Jerry Colangelo, Head of USA Basketball

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Murad Sezer / Reuters

USA Basketball's chairman of the board Jerry Colangelo (2nd L) sits with head coach Mike Krzyzewski (3rd L) and players Chauncey Billups (L) and Derrick Rose as a team photo is taken before the team's FIBA Basketball World Championship game against Tunisia in Istanbul September 2, 2010.

It's hours before Team USA's semifinal game against Lithuania in the 2010 FIBA World Championship in Istanbul and the man appointed to restore America's tarnished image in the basketballing world is wearing a white sweatsuit and sipping coffee beside the lapping cobalt waters of the Bosphorus. The location, a narrow strait that represents the borderline of East and West, makes a fitting site for 70-year-old sports mogul Jerry Colangelo to reflect on the rising tide of global basketball, and America's place in it. The longtime NBA executive and former owner of the Phoenix Suns and Arizona Diamondbacks was brought in as the national director of USA Basketball in 2005 after disappointing U.S. finishes in the 2002 World Championships and the 2004 Olympics. Colangelo was in Istanbul with a young USA squad that would eventually win America's first FIBA World Championship since 1994 on Sept. 12. Still, says Colangelo, American dominance in basketball is a thing of the past. "The gap has closed."

TIME: What was your first experience with the international basketball community?
Jerry Colangelo: I went behind the Iron Curtain back in the '80s to recruit a power forward. I remember everything was gray; the buildings, the sky, even the people. In the negotiations with his coaches, we had vodka in shot glasses with Coke chasers. Before we started, we drank a toast to everyone there so that was six shots right off the bat. Things got looser from there. (As Colangelo tells it, the prospect he was there to sign never made it in the NBA due to a predilection for "Twinkies and American girls.")

Now there are more and more foreign players in the NBA and the game is growing in popularity all over the world. Where do you see the sport going?
The NBA has been going global for quite some time now and it's clearly the leader in the world market. We made some inroads in the '80s and '90s now we're seeing that payoff. Basketball is fashionable and now our NBA games are played around the world with tremendous exposure. Soccer is the number one sport in the world, but basketball is number two — a solid number two.

Before you took over, Team USA was criticized — even ridiculed — for underperforming in international competitions. What caused this losing streak?
After about 1996, we got lackadaisical. At Athens, we really hit rock bottom. The program had dissipated and it wasn't an "in" thing to represent the country. We needed to show respect for the world basketball community. We needed to put together a real program, not an all-star team that shows up and dominates. We had to change the culture of the program.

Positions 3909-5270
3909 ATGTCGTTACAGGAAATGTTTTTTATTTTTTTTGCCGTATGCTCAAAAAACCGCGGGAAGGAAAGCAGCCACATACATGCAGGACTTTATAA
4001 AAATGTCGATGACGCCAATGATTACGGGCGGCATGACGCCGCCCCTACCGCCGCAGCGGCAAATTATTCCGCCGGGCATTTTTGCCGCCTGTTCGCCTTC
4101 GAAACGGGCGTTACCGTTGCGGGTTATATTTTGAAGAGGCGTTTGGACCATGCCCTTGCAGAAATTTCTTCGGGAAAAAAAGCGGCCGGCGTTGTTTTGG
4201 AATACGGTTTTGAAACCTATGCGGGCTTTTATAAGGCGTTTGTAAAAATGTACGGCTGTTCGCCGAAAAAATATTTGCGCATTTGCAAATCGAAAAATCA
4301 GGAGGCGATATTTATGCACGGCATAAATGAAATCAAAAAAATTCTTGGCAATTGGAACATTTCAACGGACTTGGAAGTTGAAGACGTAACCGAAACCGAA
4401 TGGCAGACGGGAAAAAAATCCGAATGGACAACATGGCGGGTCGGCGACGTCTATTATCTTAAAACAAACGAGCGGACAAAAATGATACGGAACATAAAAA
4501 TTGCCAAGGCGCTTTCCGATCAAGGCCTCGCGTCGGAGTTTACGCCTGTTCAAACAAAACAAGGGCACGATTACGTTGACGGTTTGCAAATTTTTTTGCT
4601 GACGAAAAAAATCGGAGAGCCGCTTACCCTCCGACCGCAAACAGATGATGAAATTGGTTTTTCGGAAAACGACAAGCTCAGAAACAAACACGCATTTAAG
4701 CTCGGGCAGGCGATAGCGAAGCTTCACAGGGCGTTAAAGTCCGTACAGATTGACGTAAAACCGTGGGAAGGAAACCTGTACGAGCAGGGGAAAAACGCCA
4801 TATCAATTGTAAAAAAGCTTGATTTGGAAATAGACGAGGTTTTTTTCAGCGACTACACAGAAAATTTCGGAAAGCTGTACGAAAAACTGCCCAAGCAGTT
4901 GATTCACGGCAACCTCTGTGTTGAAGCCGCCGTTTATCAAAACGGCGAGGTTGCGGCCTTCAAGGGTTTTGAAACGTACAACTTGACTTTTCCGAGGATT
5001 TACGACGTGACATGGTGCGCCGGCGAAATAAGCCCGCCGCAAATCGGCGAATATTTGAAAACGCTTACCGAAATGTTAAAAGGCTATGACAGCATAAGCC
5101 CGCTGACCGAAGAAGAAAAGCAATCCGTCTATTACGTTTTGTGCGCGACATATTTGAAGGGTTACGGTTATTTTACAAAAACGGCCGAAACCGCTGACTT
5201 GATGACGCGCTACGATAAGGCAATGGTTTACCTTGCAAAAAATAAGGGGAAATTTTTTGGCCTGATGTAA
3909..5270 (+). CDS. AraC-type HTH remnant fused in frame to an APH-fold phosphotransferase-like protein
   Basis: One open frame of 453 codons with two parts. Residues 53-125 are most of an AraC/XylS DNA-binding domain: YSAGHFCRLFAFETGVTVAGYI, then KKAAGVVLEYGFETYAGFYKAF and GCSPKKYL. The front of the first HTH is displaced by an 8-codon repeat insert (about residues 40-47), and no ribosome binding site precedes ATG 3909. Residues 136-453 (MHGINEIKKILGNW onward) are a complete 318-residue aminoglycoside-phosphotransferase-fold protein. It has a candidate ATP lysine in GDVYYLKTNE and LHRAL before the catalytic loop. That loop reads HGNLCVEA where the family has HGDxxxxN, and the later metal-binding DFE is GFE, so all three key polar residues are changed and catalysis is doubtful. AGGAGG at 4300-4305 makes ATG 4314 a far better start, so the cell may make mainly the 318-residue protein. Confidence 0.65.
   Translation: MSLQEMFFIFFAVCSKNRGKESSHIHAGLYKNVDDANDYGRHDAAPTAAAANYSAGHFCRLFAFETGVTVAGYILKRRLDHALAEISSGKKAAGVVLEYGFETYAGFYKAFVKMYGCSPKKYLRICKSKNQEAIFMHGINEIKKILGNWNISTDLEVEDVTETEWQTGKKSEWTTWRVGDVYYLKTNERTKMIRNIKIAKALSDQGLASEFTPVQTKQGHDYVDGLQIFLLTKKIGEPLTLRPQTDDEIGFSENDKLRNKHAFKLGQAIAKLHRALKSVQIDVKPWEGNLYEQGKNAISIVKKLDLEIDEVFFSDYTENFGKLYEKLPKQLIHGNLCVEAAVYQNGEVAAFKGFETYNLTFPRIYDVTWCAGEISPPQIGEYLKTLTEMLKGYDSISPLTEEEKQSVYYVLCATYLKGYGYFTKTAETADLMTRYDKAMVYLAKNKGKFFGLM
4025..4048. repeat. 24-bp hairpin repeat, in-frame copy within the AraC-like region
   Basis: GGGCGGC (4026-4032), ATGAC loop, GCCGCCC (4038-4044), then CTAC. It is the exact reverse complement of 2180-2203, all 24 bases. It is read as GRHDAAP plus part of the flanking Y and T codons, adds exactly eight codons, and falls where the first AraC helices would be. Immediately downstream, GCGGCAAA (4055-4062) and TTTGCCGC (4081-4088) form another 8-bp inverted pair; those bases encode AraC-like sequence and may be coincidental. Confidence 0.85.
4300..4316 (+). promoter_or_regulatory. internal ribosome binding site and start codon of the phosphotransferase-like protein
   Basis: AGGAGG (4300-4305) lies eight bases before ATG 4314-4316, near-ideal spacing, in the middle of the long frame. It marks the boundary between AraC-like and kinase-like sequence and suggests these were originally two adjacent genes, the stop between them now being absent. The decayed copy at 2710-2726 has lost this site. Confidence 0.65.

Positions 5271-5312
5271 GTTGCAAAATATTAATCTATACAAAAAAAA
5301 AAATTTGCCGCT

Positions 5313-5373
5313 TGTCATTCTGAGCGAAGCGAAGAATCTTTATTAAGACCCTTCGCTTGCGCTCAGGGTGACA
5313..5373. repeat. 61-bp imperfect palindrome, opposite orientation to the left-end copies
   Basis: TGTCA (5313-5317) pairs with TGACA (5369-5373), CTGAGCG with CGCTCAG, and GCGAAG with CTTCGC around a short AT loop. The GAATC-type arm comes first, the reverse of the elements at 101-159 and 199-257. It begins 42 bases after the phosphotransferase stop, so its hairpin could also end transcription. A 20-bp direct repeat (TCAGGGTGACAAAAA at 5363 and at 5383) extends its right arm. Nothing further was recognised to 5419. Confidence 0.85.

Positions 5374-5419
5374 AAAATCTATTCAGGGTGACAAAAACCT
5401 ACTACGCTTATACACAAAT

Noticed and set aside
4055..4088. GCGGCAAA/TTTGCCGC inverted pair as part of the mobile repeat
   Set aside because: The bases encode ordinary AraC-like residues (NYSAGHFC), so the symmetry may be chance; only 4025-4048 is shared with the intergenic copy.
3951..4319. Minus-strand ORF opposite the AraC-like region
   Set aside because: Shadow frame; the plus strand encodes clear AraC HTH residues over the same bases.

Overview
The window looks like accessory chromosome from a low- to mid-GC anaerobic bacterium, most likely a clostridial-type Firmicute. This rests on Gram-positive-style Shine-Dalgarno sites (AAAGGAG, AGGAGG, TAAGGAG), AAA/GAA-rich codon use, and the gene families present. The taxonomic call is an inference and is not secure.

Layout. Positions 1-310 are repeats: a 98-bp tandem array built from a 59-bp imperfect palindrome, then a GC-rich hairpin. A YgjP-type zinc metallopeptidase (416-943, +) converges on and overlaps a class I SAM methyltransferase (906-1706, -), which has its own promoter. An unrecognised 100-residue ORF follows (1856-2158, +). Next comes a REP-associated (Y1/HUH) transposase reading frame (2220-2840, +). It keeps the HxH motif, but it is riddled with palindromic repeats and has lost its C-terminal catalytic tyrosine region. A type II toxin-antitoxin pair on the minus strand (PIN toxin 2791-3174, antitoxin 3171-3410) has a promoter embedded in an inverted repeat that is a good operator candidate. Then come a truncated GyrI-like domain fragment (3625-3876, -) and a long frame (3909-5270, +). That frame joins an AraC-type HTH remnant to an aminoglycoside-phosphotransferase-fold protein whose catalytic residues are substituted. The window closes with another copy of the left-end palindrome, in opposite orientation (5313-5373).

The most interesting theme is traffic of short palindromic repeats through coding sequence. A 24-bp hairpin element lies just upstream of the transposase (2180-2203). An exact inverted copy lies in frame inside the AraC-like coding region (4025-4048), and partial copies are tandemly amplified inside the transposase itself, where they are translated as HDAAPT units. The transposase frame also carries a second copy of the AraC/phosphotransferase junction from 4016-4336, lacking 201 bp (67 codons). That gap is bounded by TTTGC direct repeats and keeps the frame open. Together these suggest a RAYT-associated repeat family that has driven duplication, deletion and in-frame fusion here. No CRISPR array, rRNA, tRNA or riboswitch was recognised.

Why did you take the job? Did you have any pre-conditions?
I was upset by the status of USA basketball. We needed to bring the pride back. And I thought if I was given an opportunity to work with autonomy, I would take it. I would make the calls and pick the coaches and players. That's the only way I've ever done business.

I meet with each player and tell them all the same thing: I'm from a poor Italian family from the southside of Chicago and I lived in a house my grandfather made out of boxcars. If I've had any success it was through hard work, commitment and passion and those are the values I asked them to bring to the program. I ask them to buy in and we go from there.

Slowly we've been able to turn the attitude around. We are the champion in 16, 17, 18 and 19 year old teams. So the pipeline is full of talented young players that aspire to represent their country.

This team you brought to Istanbul has none of the players from the gold medal team in 2008, and the biggest names — like Lebron and Kobe — took a pass. How was the team responded to the big superstars sitting it out?
I've gotten really tired of hearing about who's not here. We have a great team with great young legs. I describe this team as low maintenance, high energy and really excited to be here. If we win this it will be an incredible achievement.

This year's FIBA event is its biggest and most popular ever. Officials say more than one billion people in 183 countries have watched on TV. What can America learn from this tournament?
I'd like Americans to see just how big the game has become in the world and how much other countries love it. What's going on in the stands here is quite a story. There is real love for the game here and there is a real sense of national pride that these fans are showing.

What is the most important change you'd like to bring to Team USA?
From now on, we will never ever take an international competition for granted. We will win, but it's also about how we win.